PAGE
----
Astonishing biodiversity exists in Congaree National Park, the largest intact expanse of old growth bottomland hardwood forest remaining in the southeastern United States. Waters from the Congaree and Wateree Rivers sweep through the floodplain, carrying nutrients and sediments that nourish and rejuvenate this ecosystem and support the growth of national and state champion trees.
-National Park Service
It’s all a part of the plan
Now that I finished my bachelor’s degree, what’s next? Well, I’ve discovered that as an aspiring wildlife biologist/ecologist, an advanced degree will be necessary to secure the jobs that I want. Hence, I am often asked about the direction I want to take with a master’s degree. Honestly, I don’t know. Therefore, as a self-proclaimed generalist, I figured that the prudent course is to gain more experience before going back to school. In the time between now and then, I will get my hands dirty, experience new species, and ponder the many challenges that face our natural world.
Bat Telemetry Technician
Hired by Clemson University, I worked with Piper Kimpel as a bat telemetry technician, where I supported her research in Congaree National Park. One evening per week, Piper and I would net specifically for the Southeastern myotis. We would work up our captured bats by taking measurements, inspecting wings for damage and the indication of White-nose Syndrome, and affix a wing band. Prior to release, we would also affix a transmitter on two of the larger individuals. Primarily a solo gig, during the week, I would track our “transmittered” bats using radio telemetry and inspect tree cavity roosts throughout Congaree. Additionally, I would deploy and maintain passive acoustic and telemetry gear in the field that would collect data without either of us being around.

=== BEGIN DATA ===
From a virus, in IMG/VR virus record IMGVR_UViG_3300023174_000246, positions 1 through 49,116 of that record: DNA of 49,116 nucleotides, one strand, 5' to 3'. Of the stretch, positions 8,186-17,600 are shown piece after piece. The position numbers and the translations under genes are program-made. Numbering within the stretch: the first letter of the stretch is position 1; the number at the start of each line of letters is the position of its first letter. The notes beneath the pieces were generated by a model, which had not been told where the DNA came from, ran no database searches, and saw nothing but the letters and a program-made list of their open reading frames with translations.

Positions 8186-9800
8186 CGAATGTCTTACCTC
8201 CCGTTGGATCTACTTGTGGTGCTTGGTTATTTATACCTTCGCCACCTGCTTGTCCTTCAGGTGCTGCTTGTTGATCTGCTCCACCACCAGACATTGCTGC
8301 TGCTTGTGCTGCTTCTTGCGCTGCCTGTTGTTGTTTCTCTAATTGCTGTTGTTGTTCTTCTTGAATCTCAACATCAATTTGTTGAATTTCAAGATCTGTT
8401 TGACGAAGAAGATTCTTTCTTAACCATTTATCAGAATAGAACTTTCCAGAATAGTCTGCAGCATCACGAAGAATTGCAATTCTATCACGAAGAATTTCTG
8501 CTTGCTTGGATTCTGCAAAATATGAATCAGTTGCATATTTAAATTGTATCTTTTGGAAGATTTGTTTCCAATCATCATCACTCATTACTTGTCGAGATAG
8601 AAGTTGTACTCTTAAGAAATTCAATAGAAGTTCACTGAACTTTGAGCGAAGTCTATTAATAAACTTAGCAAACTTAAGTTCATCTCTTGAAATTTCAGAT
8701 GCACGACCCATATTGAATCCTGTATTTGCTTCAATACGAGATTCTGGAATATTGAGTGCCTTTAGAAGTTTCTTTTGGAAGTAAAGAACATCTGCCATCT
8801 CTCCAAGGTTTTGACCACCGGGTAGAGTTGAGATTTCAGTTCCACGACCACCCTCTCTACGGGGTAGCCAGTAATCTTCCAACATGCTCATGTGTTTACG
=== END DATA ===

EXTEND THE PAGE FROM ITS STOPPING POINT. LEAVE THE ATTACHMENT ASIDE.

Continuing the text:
Congaree provided many new experiences that I wouldn’t have found in Pennsylvania. This was the first time that I worked with the Southeastern myotis or saw a Seminole bat. Prior to this job, I never wrapped a mist net around a tree (intentionally) or caught bats with a butterfly net (unheard of). Unless I had to leave early, a netting night would never end before ten. Speaking of communal living, until this point, I never lived in a dorm or had roommates for that matter. I enjoyed seeing many species for the first time, learning new methodology, and exploring a new ecosystem – an old growth bottomland forest.
You never know where you may find yourself and you do not know what kind of an impact the next chapter will have on you. For me, I discovered the beauty of the floodplain and solidified my love of working with bats. Working with a new species, learning new methods, and discovering the natural history and present day challenges of a new ecosystem opened my mind to new possibilities in my own career. Oh, and I made some new friends too!
Autumn in Congaree National Park
I immediately fell in love with the floodplain; in a couple of months, I began to call it home. Walking among the large trees was new to me and I was humbled by their presence. I wished that they could tell me the history of Congaree – the days of moonshine and escape from slavery.